Work toward the development of an ‘‘electronic nose’’ for cancer detection has been underway for several decades; how-
ever, dogs still appear to be ahead in the race and seem to have sniffed their way to the front of the line.
We have been awarded a $100,000 two-year research grant from the prestigious Robmar Foundationto provide mentorship for other researchers and dog trainers working to train dogs in scent detection.
For our study on the early detection of ovarian cancer, we are seeking women with newly diagnosed or recurrent biopsy-confirmed ovarian cancer, fallopian tube cancer, or primary peritoneal cancer in the San Francisco Bay Area to breathe through a special tube prior to beginning treatment. We also need women with endometriosis or polycystic ovarian syndrome as well as healthy women to give breath samples.
Is there meaningful information contained within a person’s breath? Could this information lead to early detection of ovarian cancer? The Pine Street Foundation is seeking to answer these questions with novel, ground-breaking research.
On Friday, December 4th, the Pine Street Foundation was featured on the “Montel Williams Across America” radio show. Click here to listen to the interview
The latest on this research project, including an update on recruitment, dog training, our laboratory work, and how you can become involved in this important work.
Cancer-sniffing Dogs Could Save Lives Published in “People Magazine” August 17, 2009 At first glance, cancer researcher Michael McCulloch’s lab at the Pine Street Foundation in San Rafael, Calif., looks predictably humdrum — a computer, a few beakers and some vials. And yet, if you look a little closer, there’s something downright peculiar about the […]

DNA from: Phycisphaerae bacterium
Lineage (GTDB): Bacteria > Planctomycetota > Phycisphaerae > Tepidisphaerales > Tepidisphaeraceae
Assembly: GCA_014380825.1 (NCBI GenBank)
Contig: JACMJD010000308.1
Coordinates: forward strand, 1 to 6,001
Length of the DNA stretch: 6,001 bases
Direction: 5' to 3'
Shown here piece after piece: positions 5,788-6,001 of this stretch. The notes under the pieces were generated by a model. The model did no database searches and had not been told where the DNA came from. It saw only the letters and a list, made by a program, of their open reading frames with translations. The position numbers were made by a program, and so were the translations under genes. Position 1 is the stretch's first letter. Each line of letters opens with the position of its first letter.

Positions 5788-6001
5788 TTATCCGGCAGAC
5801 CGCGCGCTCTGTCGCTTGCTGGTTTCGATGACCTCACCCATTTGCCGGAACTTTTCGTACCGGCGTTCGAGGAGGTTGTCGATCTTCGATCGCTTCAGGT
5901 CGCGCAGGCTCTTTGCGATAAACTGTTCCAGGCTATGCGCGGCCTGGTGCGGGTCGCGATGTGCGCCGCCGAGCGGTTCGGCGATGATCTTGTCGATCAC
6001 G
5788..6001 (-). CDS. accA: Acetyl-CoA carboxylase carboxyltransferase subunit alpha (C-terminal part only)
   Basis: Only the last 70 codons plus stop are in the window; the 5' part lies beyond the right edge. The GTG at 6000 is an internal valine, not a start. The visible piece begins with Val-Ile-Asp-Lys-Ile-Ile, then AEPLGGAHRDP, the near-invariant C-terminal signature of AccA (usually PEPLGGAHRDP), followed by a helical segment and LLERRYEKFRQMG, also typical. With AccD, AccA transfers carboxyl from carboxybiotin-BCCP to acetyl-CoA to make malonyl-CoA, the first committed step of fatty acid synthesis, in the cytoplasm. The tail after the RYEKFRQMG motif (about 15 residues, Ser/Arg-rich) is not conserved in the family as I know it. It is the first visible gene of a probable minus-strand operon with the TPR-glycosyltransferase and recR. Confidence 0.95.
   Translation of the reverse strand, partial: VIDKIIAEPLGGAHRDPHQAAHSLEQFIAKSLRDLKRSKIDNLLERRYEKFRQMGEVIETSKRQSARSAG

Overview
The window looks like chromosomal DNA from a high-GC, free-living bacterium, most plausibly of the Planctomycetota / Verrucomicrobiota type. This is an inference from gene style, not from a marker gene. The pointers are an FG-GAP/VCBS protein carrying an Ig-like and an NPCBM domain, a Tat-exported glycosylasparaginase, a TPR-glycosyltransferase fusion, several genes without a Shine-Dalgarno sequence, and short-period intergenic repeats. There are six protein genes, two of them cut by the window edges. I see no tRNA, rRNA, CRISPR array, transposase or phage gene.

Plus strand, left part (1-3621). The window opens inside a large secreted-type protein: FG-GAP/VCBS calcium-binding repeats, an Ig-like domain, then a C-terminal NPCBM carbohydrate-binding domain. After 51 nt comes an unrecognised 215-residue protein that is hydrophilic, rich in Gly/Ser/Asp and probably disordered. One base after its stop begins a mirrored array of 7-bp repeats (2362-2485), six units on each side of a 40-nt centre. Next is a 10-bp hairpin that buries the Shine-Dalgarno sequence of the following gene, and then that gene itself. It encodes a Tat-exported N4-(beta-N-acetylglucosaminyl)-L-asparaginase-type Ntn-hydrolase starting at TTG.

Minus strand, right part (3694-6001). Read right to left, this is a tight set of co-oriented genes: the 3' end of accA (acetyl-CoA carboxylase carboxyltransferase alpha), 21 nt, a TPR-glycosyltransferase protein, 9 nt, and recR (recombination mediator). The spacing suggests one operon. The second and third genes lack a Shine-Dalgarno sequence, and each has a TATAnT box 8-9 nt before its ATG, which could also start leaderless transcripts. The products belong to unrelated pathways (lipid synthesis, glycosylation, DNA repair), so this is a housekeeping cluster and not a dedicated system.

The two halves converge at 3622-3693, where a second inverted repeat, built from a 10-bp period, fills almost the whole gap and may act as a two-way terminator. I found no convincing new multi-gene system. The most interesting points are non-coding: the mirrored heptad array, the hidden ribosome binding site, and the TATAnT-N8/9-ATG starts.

The Pine Street Foundation and the Women’s Cancer AWareness Group sponsor a presentation on our canine scent detection research on August 6th.
On Tuesday, June 30th, the Pine Street Foundation and the Marin Humane Society hosted a talk.
We are seeking two volunteers to help with one of our cancer research project in downtown San Anselmo, California.
Is there meaningful information contained within a person’s breath? Could this information lead to early detection of ovarian cancer? In partnership with Touradj Solouki, associate professor of chemistry at the University of Maine, the Pine Street Foundation seeks to answer these questions by using two of the most sensitive and sophisticated scent detection devices on the planet: a type of mass spectrometer and a dog’s nose.
The Pine Street Foundation hosted a presentation on our current canine scent detection study on Wednesday June 10th, 2009 at 6pm at the LGBT Center, 1800 Market Street, in San Francisco.
Researchers answer people’s frequently asked questions about our canine scent detection research projects.
In an international collaboration, the Pine Street Foundation conceived of and obtained grant support for a rigorously designed diagnostic study aimed at accurate early detection of lung and breast cancers.
The Pine Street Foundation’s work on canine scent detection was featured in the June 2009 of O, The Oprah Magazine.
The Pine Street Foundation’s research on the early detection of cancer was featured on KQED’s “Quest” program on Tuesday, November 25th, 2008.
Dogs Excel on Smell Test to Find Cancer By DONALD G. McNEIL Jr. Article originally published in the New York Times on January 17, 2006. Click here for the original article. In the small world of people who train dogs to sniff cancer, a little-known Northern California clinic has made a big claim: that it […]